Review: Just One Day (Just One Day #1) by Gayle Foreman

Just One Day (Just One Day, #1)

Synopsis from Good Reads:

Allyson Healey’s life is exactly like her suitcase—packed, planned, ordered. Then on the last day of her three-week post-graduation European tour, she meets Willem. A free-spirited, roving actor, Willem is everything she’s not, and when he invites her to abandon her plans and come to Paris with him, Allyson says yes. This uncharacteristic decision leads to a day of risk and romance, liberation and intimacy: 24 hours that will transform Allyson’s life.

A book about love, heartbreak, travel, identity, and the “accidents” of fate, Just One Day shows us how sometimes in order to get found, you first have to get lost. . . and how often the people we are seeking are much closer than we know.

I just don’t get it. Why is everyone so in love with this book? I will say that Foreman is a good writer. I had no problem with her prose.  Or even the general storyline. It was just where it went. So for those that haven’t read it and plan on it, I will say this was just ok for me and I wouldn’t necessarily recommend it. However, a lot of people really love it, so if you’re a big fan of YA Contemporary you may enjoy it.


So Allyson is a high school graduate who has moped her way through a Trip of a Lifetime in Europe. While this is a little annoying, I get it. I can personally attest that having a Trip of Lifetime thrown at you when you are not in the right head space for it does not end well. But just before the trip ends, Allyson has a personality switch and decides to skip the last event to see some artsy guy in an artsy Shakespeare production. She takes the personality change even further when she leaves her best friend and goes with artsy guy, Willem, to Paris for a day.

This ONE DAY is supposed to be magical and romantic and change Allyson’s whole life. I just don’t get it. I don’t get why she likes Willem. Sure, he’s cute and foreign and charming, but it’s all in a narcissistic way. And I have no tolerance for his gypsy lifestyle.  They have a couple of moments where she “sees the real Willem” by his vague comments or a certain look in his expressive eyes, but she doesn’t really know him – or his last name, or his phone number, or his e-mail address. Their day together isn’t even that great, but Allyson romanticizes the fact that they avoid touristy things like the Lourve and the Eiffel Tower. When they break into a building to spend the night and she wakes up after having sex to find him gone, she freaks out. She ends up contacting her trip advisor who pays for her to reconnect with her best friend and extols these words of wisdom to Allyson after finding out he still has her super expensive watch:

“They’ll do that, sometimes. Take things as a sort of trophy. Like serial killers.”

So Allyson goes home and is so depressed (she thinks it’s because of being in love with Willem, I think it’s a cautionary tale of why you should wait to have some emotional maturity before having sex) and bombs her first semester of college. She finally decides to give herself a new start – by taking a class about Shakespeare. She finally makes a friend and he convinces her to look for Willem just so she can find out what happened. What if he didn’t really leave her?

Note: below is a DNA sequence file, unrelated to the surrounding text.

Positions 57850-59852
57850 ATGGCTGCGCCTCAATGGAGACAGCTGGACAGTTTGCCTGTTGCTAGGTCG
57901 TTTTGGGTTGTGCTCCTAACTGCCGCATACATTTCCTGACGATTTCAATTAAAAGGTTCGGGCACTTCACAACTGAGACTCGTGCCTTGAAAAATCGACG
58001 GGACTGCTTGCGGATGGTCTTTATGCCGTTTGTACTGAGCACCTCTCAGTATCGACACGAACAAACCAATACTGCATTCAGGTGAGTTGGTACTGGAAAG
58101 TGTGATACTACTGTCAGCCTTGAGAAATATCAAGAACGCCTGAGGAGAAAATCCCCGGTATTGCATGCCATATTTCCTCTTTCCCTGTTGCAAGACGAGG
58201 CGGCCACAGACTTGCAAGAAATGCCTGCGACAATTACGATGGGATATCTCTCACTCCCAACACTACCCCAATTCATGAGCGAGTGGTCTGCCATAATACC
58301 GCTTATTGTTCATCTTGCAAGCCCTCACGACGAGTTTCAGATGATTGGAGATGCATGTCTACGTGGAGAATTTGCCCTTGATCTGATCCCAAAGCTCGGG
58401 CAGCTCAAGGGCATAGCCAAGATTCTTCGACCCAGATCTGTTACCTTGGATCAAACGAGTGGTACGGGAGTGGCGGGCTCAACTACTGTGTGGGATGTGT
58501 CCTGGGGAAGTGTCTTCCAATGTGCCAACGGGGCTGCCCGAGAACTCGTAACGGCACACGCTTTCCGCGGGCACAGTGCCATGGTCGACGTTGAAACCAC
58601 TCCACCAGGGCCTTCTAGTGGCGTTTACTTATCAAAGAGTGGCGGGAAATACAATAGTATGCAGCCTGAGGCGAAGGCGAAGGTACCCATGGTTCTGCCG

So then some boring things happen where she fights with her parents and gets a job and she goes back to Paris to look for him. She meets up with some more gypsies who help her search. And by this time I’m hoping that she DOESN’T find him. I’m thinking, what a wonderful book this could be if she doesn’t find him. She finally stopped being mopey and stood up to her parents and made some friends and is feeling comfortable with herself for the first time in her life and wouldn’t it be wonderful to just end it right there? She met a boy, had an odd day with him that she eventually used as a springboard to become the person she was always supposed to be.

But, instead, after some amazing coincidences (or Accidents or Fate) she finds Willem in another country. He’s performing Shakespeare. And he has a girlfriend. Or just another girl. And she decides the door has closed and SHE’S FINE WITH IT. She doesn’t approach him and is in fact planning on leaving again. Then she realizes that since her day with him she’s grown so much and she just needs to be brave enough to tell him all about it. So she goes back after him. She introduces herself (because, yes, this guy she’s in love with never bothered to ask her real name) and he’s surprised.

The end.

What? So has he been looking for her? Does he think she’s a crazy stalker? Are they now in love forever? Does he start following her on Twitter? I feel like I must read the next book now. But I don’t want to.

And am I the only one that really hopes their relationship ends in nothing more than friendship? I would find it so much more satisfying for Allyson to just grow into herself and not for a guy.

Rating (out of 5):
Plot: 2
Characters: 1.5 (Allyson is well developed, no one else is even close)
Readability: 3
Enjoyability: 1.5
Overall Average:  2 Stars

4 thoughts on “Review: Just One Day (Just One Day #1) by Gayle Foreman

  1. Pingback: Top Ten Tuesday: Most Disappointing Reads of 2014 | Stephanie's Book Reviews

  2. Pingback: Review: What If by Rebecca Donovan | Stephanie's Book Reviews

  3. Pingback: Burn, Re-write, Re-read | Stephanie's Book Reviews

  4. Pingback: Top Ten Tuesday: Characters I Just Didn’t Click With | Stephanie's Book Reviews

Leave a Reply

Fill in your details below or click an icon to log in: Logo

You are commenting using your account. Log Out /  Change )

Twitter picture

You are commenting using your Twitter account. Log Out /  Change )

Facebook photo

You are commenting using your Facebook account. Log Out /  Change )

Connecting to %s

This site uses Akismet to reduce spam. Learn how your comment data is processed.